Easter and Passover, signal celebrations in Christianity and Judaism, are linked through the calendar and through long tradition. It is perhaps not surprising, then, that they show other kinships, including some that might be surprising to some who are merely passive believers.
The most striking similarity is that both holidays represent liberation from and triumph over the powers that be in this world — the governmental/political structures of the times they commemorate — and by implication a sense of independence from the powers that rule this world in any era.
According to scripture, the people of Israel had been held in bondage as slaves in Egypt for many years, but Yahweh raised up and inspired the prophet Moses to demand that his people be liberated and allowed to leave the land of bondage. When the Egyptian Pharaoh refused this demand, 10 plagues were sent to afflict the land and change the ruler’s mind, the last being the death of the firstborn son of every family. In order for this plague to “pass over” the homes of the Israelites, they were instructed to kill a lamb and smear the blood above their doors. This final plague forced Pharaoh to relent and thus began the liberation of the Hebrews as a people subject to God’s laws rather than rule by other men.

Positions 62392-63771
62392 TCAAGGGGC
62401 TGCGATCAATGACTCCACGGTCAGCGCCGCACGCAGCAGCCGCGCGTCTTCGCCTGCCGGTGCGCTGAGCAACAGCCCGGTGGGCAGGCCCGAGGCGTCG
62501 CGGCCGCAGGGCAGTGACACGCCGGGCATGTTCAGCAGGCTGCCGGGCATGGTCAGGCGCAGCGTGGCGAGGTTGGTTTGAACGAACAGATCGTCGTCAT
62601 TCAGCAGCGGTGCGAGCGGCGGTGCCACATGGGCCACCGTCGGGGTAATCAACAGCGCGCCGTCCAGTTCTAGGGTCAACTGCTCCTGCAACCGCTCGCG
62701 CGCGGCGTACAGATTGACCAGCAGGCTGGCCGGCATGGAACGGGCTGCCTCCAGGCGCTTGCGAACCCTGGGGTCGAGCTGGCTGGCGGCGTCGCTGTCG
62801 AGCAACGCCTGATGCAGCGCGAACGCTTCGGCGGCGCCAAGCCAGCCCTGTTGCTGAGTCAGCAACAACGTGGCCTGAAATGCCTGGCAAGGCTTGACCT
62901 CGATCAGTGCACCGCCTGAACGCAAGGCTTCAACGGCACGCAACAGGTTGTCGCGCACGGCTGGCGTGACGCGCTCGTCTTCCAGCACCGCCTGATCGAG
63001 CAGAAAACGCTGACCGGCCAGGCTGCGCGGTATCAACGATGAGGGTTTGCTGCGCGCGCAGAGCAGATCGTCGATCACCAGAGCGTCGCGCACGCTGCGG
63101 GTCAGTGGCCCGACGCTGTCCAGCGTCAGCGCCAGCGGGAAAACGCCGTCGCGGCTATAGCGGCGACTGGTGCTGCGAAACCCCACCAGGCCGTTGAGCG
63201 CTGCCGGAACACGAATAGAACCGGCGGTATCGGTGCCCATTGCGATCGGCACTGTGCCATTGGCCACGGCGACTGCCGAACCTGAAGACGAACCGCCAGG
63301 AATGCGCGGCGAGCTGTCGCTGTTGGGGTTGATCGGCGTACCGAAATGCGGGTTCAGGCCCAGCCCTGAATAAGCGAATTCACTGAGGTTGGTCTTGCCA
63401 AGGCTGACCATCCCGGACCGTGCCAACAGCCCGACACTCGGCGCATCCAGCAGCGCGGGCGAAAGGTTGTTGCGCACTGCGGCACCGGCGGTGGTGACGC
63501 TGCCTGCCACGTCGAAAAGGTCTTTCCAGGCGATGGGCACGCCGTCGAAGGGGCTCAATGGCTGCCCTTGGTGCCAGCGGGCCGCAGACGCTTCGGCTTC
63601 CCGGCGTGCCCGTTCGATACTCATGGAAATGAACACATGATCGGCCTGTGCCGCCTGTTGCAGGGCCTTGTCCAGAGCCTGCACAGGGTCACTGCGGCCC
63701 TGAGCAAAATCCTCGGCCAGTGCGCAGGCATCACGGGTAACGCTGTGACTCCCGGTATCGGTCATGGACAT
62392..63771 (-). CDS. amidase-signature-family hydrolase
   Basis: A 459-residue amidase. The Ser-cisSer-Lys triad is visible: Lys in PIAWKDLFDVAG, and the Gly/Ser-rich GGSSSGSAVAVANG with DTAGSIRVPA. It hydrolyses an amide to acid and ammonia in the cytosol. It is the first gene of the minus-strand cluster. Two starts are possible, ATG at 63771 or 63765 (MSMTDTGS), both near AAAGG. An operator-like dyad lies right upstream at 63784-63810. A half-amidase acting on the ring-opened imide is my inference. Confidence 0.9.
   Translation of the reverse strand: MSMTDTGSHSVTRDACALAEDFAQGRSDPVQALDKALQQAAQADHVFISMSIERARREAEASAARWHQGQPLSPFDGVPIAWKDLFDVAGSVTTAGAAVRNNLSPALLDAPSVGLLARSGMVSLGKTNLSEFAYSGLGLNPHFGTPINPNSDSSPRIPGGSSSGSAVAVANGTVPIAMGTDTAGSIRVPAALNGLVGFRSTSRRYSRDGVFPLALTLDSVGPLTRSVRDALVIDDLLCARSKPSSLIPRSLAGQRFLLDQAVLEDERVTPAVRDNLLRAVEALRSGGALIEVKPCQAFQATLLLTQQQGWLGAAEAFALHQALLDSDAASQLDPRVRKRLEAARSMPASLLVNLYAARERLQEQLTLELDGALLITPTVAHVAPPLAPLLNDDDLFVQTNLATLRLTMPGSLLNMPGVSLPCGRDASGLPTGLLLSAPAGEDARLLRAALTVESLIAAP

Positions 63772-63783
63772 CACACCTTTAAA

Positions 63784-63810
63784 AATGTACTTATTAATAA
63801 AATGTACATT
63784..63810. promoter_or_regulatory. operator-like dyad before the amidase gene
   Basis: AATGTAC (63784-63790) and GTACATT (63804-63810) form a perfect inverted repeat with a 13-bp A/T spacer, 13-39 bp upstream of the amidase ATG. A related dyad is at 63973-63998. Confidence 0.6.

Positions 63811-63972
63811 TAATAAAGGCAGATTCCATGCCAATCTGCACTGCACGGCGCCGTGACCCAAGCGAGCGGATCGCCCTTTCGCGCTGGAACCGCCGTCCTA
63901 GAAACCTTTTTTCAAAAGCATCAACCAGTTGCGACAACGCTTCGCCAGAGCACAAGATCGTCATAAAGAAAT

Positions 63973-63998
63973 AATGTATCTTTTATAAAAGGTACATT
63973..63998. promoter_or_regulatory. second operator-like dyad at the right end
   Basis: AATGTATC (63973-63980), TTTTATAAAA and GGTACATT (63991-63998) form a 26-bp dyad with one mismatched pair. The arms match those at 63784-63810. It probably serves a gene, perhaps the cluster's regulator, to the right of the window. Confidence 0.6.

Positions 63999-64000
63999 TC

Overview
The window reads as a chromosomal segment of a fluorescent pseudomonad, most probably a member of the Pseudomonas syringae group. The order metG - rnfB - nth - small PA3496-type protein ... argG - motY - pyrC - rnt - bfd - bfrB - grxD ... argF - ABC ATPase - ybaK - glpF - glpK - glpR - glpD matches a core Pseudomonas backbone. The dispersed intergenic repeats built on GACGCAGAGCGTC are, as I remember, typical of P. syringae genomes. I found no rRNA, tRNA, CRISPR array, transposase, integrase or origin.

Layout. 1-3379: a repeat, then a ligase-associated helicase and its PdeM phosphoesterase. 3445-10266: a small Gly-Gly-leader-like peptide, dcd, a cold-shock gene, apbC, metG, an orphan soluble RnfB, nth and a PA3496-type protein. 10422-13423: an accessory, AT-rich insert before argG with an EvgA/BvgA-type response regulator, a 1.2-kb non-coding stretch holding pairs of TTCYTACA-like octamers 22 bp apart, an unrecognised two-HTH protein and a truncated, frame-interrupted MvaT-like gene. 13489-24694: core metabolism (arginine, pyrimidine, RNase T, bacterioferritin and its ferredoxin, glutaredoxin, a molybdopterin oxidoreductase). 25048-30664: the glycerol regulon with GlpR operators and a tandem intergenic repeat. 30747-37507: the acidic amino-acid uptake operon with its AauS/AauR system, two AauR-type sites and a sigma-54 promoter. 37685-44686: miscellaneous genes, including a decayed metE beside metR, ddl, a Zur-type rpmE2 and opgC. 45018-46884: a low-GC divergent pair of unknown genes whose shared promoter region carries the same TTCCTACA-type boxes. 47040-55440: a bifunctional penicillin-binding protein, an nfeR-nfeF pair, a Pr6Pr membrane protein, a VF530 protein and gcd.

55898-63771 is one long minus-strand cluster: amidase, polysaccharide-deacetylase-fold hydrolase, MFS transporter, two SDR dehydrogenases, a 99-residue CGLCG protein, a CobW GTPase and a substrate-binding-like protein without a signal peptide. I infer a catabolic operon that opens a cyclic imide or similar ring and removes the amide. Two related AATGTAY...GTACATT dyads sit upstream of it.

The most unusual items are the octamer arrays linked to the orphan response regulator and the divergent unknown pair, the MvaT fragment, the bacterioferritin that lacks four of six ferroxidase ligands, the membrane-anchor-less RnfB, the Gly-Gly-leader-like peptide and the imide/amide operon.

When Jesus was preaching in Israel thousands of years later, the land was ruled by the Roman Empire. Aspects of his message of love, his promise of such a direct relationship with God that the kingdom of heaven could be said to be within each and every person, of sublime indifference to earthly powers and those who wielded them, were viewed as deeply subversive by the authorities. He was sentenced to death and hung upon a cross to die, a form of execution designed to impose agonizing humiliation, reserved for those the authorities wanted to make an example of. Yet Christians believe that after suffering that death, he rose to new life — a triumph not only over the arrogance of the earthly authorities of the day but over death itself, and a victory that contained within it the promise of eternal life for those who believe in him.
The implications of both these stories taken at face value can be shocking. They suggest that to be faithful and obedient to God, people must be free of allegiance and perhaps of obedience to the earthly authorities in a given land. They suggest strongly that the custom of human beings ruling and lording it over other human beings is repugnant to the deity.
Those in churches and synagogues today who want to nuzzle up to earthly authorities, who think they can use the coercive powers that be to promote their visions of morality and decency may be taken aback by such an interpretation. But it might be worth thinking about as these great religions celebrate their roots.